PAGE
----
For the RPSGB, the comms challenge is to educate its pharmacist membership on each switch. Ruder Finn director of healthcare Andrew Knill says: ‘Pharmacists need to buy into the recommendation process so they need to be educated when a drug is switching.'
Training schemes and educational material are sent out by the drug maker, with the RPSGB and the MHRA, in the months leading up to a switch.
RPSGB director of policy and comms David Pruce says one of his key messages is that the process is not the same as buying a drug in the supermarket. It involves a consultation with a pharmacist, who may refuse to give the drug if it is not appropriate.
The MHRA has a list of switches in the pipeline that will see consumers playing a bigger role in their own healthcare, and keep communicators busy with the information process.
Graham Phillips Community pharmacist and proprietor, The Manor Pharmacy Group
As a pharmacist, I am really excited about getting involved in public health. In particular, I'm interested in dealing with wellbeing rather than treating illness. Alli forms part of the Government's healthy eating agenda, which means treating patients before they become unwell from being overweight.
When a drug is switching from prescription to OTC it is usually handled very professionally. It always involves a lot of preparation well before the launch, with individual and group training programmes, both in person and online.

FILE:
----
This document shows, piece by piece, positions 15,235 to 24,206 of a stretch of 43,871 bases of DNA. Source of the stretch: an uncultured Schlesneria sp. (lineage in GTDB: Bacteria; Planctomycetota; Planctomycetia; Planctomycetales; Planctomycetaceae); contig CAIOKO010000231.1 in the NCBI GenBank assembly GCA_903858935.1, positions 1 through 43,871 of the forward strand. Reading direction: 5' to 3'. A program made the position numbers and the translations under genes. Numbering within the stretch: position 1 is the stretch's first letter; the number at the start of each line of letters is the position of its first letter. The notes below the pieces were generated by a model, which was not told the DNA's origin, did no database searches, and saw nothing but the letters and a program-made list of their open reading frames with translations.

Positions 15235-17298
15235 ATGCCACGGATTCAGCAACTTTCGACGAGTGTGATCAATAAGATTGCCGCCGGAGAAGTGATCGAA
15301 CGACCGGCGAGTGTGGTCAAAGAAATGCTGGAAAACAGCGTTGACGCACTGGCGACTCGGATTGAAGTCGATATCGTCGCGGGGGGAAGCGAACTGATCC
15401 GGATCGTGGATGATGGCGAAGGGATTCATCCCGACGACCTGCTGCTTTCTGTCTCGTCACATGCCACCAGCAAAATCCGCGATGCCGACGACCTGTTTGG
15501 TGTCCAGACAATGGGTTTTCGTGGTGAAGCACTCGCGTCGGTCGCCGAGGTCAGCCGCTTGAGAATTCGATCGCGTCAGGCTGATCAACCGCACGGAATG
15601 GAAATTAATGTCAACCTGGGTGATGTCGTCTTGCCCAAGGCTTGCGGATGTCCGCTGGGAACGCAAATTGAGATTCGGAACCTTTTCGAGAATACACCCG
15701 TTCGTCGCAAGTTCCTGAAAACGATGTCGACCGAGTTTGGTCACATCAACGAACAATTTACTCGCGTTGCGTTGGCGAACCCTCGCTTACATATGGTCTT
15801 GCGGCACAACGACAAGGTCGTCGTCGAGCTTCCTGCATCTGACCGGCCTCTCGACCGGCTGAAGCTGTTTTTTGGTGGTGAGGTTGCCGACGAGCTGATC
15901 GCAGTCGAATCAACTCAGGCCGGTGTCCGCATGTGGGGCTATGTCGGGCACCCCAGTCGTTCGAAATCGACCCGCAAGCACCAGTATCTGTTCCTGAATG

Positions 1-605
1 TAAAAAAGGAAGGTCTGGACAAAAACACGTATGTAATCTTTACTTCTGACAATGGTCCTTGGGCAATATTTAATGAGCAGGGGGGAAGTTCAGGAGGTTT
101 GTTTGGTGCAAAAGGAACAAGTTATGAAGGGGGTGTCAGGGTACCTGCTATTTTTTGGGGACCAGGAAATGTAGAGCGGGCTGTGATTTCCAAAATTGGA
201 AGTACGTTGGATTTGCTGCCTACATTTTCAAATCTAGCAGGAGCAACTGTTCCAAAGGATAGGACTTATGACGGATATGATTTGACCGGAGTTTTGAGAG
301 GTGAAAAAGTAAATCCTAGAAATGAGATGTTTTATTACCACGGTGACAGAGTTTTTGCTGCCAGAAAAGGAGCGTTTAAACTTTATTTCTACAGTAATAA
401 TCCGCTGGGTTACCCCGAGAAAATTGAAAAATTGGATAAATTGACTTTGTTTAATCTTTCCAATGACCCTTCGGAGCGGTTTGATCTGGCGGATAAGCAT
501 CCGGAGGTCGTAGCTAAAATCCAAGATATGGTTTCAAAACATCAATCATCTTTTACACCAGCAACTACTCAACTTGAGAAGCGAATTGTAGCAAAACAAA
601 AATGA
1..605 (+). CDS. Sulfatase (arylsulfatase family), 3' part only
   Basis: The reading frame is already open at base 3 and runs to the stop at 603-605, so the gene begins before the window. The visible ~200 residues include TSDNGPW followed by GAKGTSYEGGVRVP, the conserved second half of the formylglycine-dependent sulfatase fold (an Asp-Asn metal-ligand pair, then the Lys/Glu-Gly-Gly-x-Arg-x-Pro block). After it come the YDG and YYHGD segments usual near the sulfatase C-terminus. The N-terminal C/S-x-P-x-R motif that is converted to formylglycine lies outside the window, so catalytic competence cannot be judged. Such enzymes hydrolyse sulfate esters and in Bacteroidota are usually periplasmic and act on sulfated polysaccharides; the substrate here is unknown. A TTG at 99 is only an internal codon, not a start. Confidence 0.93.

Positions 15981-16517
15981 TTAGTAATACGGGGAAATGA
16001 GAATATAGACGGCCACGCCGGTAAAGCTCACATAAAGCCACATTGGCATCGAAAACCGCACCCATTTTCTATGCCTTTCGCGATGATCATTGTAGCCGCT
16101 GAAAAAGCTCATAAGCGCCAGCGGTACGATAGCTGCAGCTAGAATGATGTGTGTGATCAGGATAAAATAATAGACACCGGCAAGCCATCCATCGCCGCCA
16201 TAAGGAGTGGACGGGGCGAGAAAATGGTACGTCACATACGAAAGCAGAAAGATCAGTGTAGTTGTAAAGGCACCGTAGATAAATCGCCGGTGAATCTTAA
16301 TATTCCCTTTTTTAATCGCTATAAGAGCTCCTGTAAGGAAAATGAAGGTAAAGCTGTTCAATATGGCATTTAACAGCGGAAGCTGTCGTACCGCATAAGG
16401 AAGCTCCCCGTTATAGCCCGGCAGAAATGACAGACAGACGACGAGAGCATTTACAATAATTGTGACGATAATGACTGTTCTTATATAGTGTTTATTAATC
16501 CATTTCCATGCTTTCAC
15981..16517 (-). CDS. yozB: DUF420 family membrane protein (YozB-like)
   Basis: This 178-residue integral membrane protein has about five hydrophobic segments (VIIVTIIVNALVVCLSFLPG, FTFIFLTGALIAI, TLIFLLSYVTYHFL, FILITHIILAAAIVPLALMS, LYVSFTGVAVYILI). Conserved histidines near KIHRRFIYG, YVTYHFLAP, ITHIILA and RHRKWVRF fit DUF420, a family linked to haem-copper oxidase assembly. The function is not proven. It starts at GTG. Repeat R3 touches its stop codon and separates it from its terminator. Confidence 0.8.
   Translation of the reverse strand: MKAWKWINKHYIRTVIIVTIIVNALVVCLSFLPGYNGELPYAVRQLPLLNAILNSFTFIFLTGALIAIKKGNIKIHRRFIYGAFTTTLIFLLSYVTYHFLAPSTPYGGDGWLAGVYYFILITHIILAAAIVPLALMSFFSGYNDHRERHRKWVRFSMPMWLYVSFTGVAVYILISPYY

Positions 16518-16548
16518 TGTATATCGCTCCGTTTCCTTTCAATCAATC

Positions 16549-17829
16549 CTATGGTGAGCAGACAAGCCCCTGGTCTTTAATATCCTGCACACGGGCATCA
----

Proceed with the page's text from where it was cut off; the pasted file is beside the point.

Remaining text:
GSK also provided mock-up training, which ran through the different scenarios we could encounter, such as interest from people who are lower than the BMI indicated for Alli's use. If we are properly prepared before launch, we can feel completely confident in case a mystery shopper is sent in by one of the newspapers. Alli isn't a brand new product.
This means we are already fully conversant with its side effects and able to provide counselling. We have been handing it out for years under prescription. But as we distribute the drug, we will become even more familiar with it.
Siân Boisseau Director, Virgo Health PR
The launch of Alli was the culmination of 18 months of planning. The licence for the reclassification was granted in January. We managed to achieve quite a lot of coverage around that story and then quickly move on to creating marketing materials.
The MHRA forbids any work until the licence is granted, so we had four months to create everything and get it to approve it.
After the licence was granted, we gave Alli to 60 people to trial. We agreed with the MHRA that people would use it pre-launch in accordance with guidance. After the launch, these people blogged about their experiences with the drug and spoke to journalists.
In February, we started reaching out to consumer publications with long lead times and did media house tours at IPC and NatMag. We wanted journalists to understand the product but not give away too many details. We then went to the media medics - commentators in the media who give out advice, such as Dr Hilary Jones.
We also reached out to nonhealthcare news journalists because we knew the story would be picked up in the main news pages. For this we paid for a special section in Press Gazette.
On launch day, we had about 40 journalists at our event, including European specialist titles, and ITV and BBC sent news crews. Overall, coverage was balanced, illustrating what Alli can help achieve and what it can't. Correct usage is important and this was communicated via every channel of the campaign.